“The United States has gone past the point where the number of people in prison can be justified by any potential social benefits,” said Travis. “A criminal justice system that makes less use of incarceration can better achieve its aims than a harsher, more punitive system. There are common-sense, practical steps we can take to move in this direction.”

Sharply increased rates of incarceration in the United States since 1972 are the result of policy changes, not increased crime rates, Travis pointed out. Furthermore, while the impact of increased incarceration on crime reduction has been small, the social and economic consequences have been far-reaching.

The U.S. prison and jail population of 2.2 million adults is the largest in the world, the report found, and is marked by sharp racial and socioeconomic disparities. “It’s clear that incarceration is now a facet of the complex combination of negative conditions that characterize high-poverty communities in U.S. cities,” said the committee’s vice chair, sociology Professor Bruce Western of Harvard University. “Prisons are part of a poverty trap, with many paths leading in, but few leading out.”

With Nicholas Turner, executive director of the Vera Institute of Justice, serving as panel moderator, members of the NRC committee offered reactions and comments on the report findings, before fielding questions from the audience.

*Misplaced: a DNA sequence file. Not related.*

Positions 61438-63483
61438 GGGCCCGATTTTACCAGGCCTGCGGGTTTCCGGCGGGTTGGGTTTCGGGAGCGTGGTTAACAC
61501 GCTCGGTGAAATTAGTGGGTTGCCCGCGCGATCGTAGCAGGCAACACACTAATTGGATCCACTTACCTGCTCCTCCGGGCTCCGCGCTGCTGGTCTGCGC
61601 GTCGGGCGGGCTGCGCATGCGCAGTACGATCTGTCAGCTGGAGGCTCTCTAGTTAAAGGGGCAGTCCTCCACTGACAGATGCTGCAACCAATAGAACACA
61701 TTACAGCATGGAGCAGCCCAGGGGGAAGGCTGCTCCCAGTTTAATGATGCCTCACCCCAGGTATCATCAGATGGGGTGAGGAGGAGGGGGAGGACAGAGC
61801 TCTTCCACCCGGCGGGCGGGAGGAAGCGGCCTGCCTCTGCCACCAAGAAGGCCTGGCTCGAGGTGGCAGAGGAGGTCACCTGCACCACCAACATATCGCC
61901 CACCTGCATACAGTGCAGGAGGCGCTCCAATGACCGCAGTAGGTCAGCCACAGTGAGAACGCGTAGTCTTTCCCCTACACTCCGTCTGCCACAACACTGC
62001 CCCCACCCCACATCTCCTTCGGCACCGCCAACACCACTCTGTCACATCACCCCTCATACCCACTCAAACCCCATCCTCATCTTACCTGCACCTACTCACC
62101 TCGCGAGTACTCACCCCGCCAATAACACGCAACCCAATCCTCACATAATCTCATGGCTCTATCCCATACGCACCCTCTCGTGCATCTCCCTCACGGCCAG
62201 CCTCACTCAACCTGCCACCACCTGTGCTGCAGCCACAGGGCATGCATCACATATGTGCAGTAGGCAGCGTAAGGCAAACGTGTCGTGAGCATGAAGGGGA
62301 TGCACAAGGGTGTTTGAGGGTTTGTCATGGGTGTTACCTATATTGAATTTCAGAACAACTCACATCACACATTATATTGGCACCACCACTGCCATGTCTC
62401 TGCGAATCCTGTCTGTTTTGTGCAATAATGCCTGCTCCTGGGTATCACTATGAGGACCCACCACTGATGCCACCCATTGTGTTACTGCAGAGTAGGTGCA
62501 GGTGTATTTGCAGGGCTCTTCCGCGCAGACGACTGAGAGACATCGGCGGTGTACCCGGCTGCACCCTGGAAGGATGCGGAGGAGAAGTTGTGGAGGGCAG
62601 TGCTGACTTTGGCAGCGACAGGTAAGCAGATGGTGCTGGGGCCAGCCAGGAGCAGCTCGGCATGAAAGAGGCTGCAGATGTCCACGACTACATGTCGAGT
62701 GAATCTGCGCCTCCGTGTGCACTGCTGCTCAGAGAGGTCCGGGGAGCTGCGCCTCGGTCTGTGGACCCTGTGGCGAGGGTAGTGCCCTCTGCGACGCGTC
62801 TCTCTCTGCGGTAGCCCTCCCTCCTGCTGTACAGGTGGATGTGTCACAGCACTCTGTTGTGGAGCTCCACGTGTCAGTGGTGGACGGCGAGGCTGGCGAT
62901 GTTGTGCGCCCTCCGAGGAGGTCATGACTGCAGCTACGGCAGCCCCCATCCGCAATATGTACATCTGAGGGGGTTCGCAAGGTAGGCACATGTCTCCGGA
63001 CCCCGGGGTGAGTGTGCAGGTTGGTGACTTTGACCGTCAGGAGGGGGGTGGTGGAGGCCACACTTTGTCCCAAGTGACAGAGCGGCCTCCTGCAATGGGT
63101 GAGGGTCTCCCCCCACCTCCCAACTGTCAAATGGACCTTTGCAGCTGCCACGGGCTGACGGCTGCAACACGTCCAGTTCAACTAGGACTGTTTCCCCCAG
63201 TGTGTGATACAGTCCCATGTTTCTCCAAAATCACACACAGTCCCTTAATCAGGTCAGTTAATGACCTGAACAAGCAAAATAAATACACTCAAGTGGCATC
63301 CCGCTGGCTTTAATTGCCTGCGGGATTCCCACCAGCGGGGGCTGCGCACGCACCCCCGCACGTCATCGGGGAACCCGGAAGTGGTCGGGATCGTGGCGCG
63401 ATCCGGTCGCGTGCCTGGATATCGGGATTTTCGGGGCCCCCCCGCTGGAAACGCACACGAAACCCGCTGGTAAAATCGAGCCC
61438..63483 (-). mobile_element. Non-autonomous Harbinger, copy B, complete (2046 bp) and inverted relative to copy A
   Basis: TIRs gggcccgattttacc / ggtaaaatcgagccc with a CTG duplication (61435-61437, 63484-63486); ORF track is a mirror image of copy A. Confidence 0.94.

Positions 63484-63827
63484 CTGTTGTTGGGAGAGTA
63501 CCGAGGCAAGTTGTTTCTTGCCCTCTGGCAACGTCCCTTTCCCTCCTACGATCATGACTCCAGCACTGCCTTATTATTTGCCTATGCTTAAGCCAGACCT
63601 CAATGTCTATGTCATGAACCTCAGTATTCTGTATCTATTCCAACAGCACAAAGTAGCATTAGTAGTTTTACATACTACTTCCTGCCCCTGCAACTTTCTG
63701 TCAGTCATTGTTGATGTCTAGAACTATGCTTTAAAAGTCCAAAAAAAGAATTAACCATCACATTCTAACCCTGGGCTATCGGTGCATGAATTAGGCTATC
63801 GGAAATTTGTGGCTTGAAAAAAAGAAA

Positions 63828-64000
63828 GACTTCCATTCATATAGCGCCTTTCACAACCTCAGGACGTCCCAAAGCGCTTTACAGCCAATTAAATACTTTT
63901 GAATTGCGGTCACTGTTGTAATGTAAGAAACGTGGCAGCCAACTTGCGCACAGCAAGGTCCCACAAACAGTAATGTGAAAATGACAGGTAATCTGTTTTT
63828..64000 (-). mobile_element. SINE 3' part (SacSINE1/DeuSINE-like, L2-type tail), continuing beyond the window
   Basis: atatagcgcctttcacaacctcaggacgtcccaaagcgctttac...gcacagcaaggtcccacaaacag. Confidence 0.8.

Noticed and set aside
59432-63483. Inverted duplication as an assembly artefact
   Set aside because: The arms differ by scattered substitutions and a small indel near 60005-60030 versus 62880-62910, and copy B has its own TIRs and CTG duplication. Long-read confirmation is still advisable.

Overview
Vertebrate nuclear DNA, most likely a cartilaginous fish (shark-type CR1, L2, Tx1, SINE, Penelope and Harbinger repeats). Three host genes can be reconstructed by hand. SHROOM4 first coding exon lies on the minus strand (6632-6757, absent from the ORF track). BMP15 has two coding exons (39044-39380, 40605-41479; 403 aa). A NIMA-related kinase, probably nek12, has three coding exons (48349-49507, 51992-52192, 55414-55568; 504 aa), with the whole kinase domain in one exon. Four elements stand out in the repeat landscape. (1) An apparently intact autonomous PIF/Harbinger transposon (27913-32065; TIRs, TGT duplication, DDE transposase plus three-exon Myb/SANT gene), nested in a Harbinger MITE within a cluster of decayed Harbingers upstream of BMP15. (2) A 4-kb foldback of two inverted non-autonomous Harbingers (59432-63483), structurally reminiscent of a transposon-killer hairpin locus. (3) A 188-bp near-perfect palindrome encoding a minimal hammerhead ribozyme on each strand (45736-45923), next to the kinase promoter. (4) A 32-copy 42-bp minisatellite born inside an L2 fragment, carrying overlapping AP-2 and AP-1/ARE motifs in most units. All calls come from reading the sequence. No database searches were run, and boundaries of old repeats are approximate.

As the conference turned its attention to the NRC report’s implications for New York State, the discussion was spearheaded by a panel that included leaders of the New York State Assembly and Senate; members of the New York State Permanent Commission on Sentencing, including the commission’s co-chair, Manhattan District Attorney Cyrus R. Vance Jr.; and Rossana Rosado, Distinguished Lecturer at John Jay and chair of the New York State Council on Community Re-Entry and Reintegration.

“The answer to every felony conviction is not necessarily more jail,” said Vance, adding that New York State has experienced a drop in its overall prison population since its peak in 1998. “The goal for all of us,” he told the audience, “should be reducing the state prison population without sacrificing public safety.

The NRC report, Vance said, offers a reminder that sound criminal justice policy is “not about being tough on crime, but smart.”

Click here to read the full NRC report.

Project Eyes a Brighter Future for Minority & Female Science Students

(L.-R.) Professor Lissette Delgado-Cruzata and her students Imani Hargett, Samantha Gonzalez and Brandy Aboua.

Aided by a grant from the CUNY Diversity Fund, Assistant Professor Lissette Delgado-Cruzata has created a program aimed at supporting female and minority science students, and increasing their chances for success in graduate school and research careers.

The Minority Initiative for Female Science Students (MIXXS2) was developed by Delgado-Cruzata, a member of the Department of Sciences, as a result of her own experiences and observations of the science field. In graduate school, she noticed there were few female or minority professors and students. When she came to John Jay and saw its large minority student body, she felt there “had to be a way to do something, so students go to graduate school and believe they can do research.

“This initiative is a platform for students to come together, where freshman can talk to seniors and graduates,” said Delgado-Cruzata. “We are approaching these issues in scientific ways so we can really tell what they need and give the right support. The hope is to foster relationships, networking, and support systems.”